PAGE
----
Early morning raids of homes in the Rhondda Valley, the local gaols filled to the last cell with mothers and innocent grandmothers, and an ever-present MI5 spying on teenagers going to school in the morning, this is Wales under Labour. Well, not yet, you might say, but soon if the Labour Government under Carwin Jones is getting its way. Why? Because it wants to make smoking illegal. No, not what you think: to ban smoking in restaurants and pubs, but to make it illegal everywhere, even in your own home. 
A spokesman of the Welsh Government tried to calm the nerves today, saying ‘we do not currently have the [legislative] powers to make smoking illegal’. But as and when they do, Carwin Jones will turn Wales into what he and the Welsh Labour Party always wanted it to be: a country where people are arrested on a whim and a rumour for having had the audacity to indulge in the personal preference to light up a ciggie. 
It is probably here that I should declare an interest, or a ‘non’-interest, to be more precise. I do not smoke, and I have never been a fan of any sort of tobacco based products. But count on it: if the Labour Government will outlaw smoking in Wales, I will take it up. 
I am more than happy to go to jail to protect the liberties of ordinary people across Wales against the vicious anti-libertarian instincts of this Labour government. A government that has, incidentally, failed to bring investment to Wales, is failing the Welsh NHS with rocketing waiting times and imminent hospital closures, but wants to crack down on the few pleasures some of its citizens still have. Do they have nothing else to do in Cardiff Bay than to think about how to make the lives of their citizens more miserable by the day? 
Well, as I said, if the Labour Government goes ahead with its proposals to ban smoking everywhere: see you in Cardiff Prison! 

Tuesday, 13 March 2012

The challenge of modern railways

Talking about the railways in the UK can get you into trouble. People are cross with the quality of the trains, overcrowding and, at times, livid with rage when the talk turns to fares. The public perception is that the privatization of the railways in 1993 was a shambles and resulted in a fragmented railway system, worse levels of service, and ever higher prices. It signified everything that was wrong with the privatization of public services under the Thatcher and Major governments. 
Often, this view goes hand in hand with nostalgic reminiscing about the glorious past of British Rail. Or. sometimes, people point to railways on the continent which seem to offer better service, for a fraction of the price of what people here pay in fares and subsidies. 
There is some truth in this picture. The railways in the UK are one of the most expensive in Europe for commuters who have to travel at peak times. The controversial fare policies of train companies mean that those who have no choice but to take the train to commute early in the day to work are most penalised. The fragmentation of the railways also prevent coherent local and regional transport policies. In the UK, it is virtually impossible to optimise transport systems across sectors, to integrate them effectively in regional hubs and design a consistent transport approach which would focus on reduction of bottlenecks in private and public transport networks.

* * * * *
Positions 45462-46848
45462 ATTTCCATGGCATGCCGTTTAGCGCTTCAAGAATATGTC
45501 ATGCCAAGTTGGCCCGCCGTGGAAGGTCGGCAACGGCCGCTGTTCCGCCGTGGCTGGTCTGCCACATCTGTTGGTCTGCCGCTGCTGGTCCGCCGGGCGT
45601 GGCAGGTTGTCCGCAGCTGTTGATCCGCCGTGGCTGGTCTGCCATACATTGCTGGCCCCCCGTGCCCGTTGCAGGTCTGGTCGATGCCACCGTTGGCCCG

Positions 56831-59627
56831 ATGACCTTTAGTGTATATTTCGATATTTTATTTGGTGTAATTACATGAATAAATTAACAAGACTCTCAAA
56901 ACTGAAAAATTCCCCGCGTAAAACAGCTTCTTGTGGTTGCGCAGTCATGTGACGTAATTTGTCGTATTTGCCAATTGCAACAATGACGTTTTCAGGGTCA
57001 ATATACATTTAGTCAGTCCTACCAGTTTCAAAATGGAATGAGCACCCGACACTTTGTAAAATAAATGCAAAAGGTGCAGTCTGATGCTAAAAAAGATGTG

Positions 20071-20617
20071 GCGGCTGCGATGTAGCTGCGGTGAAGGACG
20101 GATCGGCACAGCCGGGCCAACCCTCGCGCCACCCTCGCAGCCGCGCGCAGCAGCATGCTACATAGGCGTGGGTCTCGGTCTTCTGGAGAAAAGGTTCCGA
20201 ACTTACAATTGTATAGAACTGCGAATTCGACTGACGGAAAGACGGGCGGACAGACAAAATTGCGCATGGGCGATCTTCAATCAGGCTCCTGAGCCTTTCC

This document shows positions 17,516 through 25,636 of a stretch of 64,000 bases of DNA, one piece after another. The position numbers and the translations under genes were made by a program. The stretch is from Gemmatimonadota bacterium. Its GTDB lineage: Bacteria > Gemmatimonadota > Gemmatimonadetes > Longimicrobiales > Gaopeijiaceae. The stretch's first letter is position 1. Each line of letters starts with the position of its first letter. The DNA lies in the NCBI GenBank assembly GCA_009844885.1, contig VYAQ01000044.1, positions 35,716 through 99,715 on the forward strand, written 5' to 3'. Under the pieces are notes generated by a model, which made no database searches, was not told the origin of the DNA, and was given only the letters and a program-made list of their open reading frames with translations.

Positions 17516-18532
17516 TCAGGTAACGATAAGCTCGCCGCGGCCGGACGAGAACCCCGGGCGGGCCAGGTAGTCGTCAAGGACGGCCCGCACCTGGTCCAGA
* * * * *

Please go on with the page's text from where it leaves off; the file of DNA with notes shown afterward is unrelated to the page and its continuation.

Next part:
Yet, the ultimate failure of railway privatization may have to do with the promise politicians made when they embarked on this mad cap plan: that public subsidy to the railways would come down to, eventually, a level where private train companies would not require any public support. 
So where does this leave us today? Ed Miliband has said repeatedly that the train companies are ‘ripping ordinary people off’ by increasing fares above inflation. And Will Self has recently announced on Question Time (once again) that we should re-nationalise the railways. 
There is no doubt that the way in which the railways were privatized produced a fragmented rail system. There were good reason why the Major Government used the Railway Act to separate track and franchises for networks, the Swedish example of privatization along similar lines being one of them. However, the result in the UK was disastrous. This is less a judgement on privatization than on the type of privatization used. The German railways are fully privatized yet the holding company retains control over rolling stock, networks and tracks. 
But the nostalgia for a nationalized railway disregards the main fact of recent railway history: an unprecedented rise in the number of passenger journeys. In 1993 there were about 0.73 billion journey made in the UK. By last year, this figure had doubled to 1.4 billion journeys. 
This is a phenomenal rise which would prove difficult for any transport system. The newly privatized railways had to deal with a doubling of capacity within the last 18 years. Comparing the railways of the 1980s and early 1990s with the railways of 2011 simply tells us very little unless we acknowledge that today, railways are a profoundly different kind of fish to those of the past. Would the old British Rail have coped with these challenges?